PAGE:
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Why We Need An Integrated Approach to Valuation

April 11, 2017 |

This article was originally published on Center for International Forestry Research (CIFOR).

“…For decades, there has been strong scientific debate between monetary and non-monetary schools of ecosystem valuation. In order to tackle current global challenges, a growing group of researchers argues that a new approach is needed – one that will balance ecological, socio-cultural and economic concerns, leading to better-informed and fairer decision making.

“We need a new culture, a new take on valuation,” says Jacobs.  “Everyone knows the main approach we have followed is a monetary approach, mainly because there are a lot of tools and methods for this, and there are a lot of economists around. But when confronted with real-life practice, a single-method approach is shown to be flawed. We found that what is needed is a new valuation school that takes a cohesive, inclusive approach, rather than pitching one [method] against the other.”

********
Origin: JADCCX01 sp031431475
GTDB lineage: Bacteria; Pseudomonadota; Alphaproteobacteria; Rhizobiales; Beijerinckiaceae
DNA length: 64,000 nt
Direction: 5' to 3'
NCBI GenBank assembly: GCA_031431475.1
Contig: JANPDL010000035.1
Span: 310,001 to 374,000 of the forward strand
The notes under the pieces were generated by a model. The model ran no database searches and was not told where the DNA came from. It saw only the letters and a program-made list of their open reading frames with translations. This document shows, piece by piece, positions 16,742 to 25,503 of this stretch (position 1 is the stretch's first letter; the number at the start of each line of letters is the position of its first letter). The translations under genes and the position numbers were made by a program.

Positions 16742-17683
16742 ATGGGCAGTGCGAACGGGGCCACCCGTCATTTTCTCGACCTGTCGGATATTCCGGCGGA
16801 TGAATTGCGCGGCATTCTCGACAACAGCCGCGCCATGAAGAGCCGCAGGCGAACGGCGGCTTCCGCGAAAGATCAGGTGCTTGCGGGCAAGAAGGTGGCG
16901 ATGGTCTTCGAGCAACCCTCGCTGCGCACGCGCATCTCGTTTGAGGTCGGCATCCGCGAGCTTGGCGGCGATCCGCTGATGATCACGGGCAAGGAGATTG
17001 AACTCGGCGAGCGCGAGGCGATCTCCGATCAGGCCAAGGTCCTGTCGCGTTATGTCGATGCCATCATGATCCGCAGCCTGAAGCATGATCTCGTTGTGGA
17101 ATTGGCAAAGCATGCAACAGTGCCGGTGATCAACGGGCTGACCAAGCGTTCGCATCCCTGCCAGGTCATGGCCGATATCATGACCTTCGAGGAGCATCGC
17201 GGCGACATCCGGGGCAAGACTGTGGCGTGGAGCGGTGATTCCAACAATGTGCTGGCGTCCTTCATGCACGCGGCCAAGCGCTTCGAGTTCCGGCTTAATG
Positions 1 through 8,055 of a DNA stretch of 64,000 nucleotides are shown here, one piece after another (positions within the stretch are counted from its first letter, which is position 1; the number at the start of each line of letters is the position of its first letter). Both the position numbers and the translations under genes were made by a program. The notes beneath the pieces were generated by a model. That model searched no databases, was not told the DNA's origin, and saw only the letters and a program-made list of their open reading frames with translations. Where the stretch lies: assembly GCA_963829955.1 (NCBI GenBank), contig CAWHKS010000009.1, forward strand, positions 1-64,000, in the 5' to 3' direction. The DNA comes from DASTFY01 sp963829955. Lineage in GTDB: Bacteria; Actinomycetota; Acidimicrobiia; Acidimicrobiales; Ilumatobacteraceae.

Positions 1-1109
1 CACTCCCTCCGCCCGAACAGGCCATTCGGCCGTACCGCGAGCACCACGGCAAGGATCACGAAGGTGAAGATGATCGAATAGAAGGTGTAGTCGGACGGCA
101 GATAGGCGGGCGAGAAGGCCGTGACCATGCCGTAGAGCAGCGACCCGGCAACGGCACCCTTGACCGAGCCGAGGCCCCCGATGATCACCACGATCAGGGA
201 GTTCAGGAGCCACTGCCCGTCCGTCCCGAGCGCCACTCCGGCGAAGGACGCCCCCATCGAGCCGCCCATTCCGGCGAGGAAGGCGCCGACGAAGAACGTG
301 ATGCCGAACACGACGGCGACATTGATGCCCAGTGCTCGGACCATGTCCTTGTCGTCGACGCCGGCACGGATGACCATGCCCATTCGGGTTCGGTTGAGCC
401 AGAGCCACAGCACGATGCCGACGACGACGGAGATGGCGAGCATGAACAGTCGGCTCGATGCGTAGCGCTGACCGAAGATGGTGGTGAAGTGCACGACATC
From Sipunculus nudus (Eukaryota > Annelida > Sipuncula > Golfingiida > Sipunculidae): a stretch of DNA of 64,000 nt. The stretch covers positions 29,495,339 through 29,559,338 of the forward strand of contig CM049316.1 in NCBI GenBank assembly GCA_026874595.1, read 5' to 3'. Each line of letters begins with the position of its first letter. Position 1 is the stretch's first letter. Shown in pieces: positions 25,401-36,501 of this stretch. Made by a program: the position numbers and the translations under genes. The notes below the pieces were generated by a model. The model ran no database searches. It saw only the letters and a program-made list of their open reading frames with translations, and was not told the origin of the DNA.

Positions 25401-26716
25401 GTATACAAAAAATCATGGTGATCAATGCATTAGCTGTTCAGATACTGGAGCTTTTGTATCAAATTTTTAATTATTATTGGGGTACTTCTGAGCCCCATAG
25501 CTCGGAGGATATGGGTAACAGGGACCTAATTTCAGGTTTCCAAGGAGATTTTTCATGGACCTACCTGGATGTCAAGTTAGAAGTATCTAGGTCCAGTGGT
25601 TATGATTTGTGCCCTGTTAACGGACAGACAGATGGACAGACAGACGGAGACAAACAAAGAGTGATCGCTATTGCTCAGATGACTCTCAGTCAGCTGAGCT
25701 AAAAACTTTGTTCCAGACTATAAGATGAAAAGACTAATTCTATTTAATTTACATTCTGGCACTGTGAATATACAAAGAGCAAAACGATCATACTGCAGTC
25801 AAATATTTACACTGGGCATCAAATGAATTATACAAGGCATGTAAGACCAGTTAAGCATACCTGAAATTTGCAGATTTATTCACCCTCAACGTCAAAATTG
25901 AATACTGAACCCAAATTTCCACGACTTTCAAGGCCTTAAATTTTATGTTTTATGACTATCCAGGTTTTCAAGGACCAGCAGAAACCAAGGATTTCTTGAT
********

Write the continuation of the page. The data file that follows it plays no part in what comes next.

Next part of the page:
“We need decision makers to see the economic information and then say, ‘Interesting, but now I also need the social and ecological data to make a full evaluation,’” he adds. “And when you look at the reality – the real-life context where decisions are being made – decision makers are taking into account different values. They just need the balanced information.”

The researchers based their findings on more than two dozen valuation studies, covering subjects ranging from urban planning in France to impacts of fracking in Australia and social struggles in environmental conflicts in Colombia. These were presented together with the complete valuation school study in a special issue of the journal Ecosystem Services, complemented by theoretical underpinnings on valuation and a twin issue on shared values.

A key lesson drawn from the studies is that an integrated valuation approach is more widely accepted by decision makers, while a single-valuation approach – scientifically elegant as it might be – is often disputed, discarded, or simply ignored in practice…”

Read on at: Center for International Forestry Research (CIFOR).

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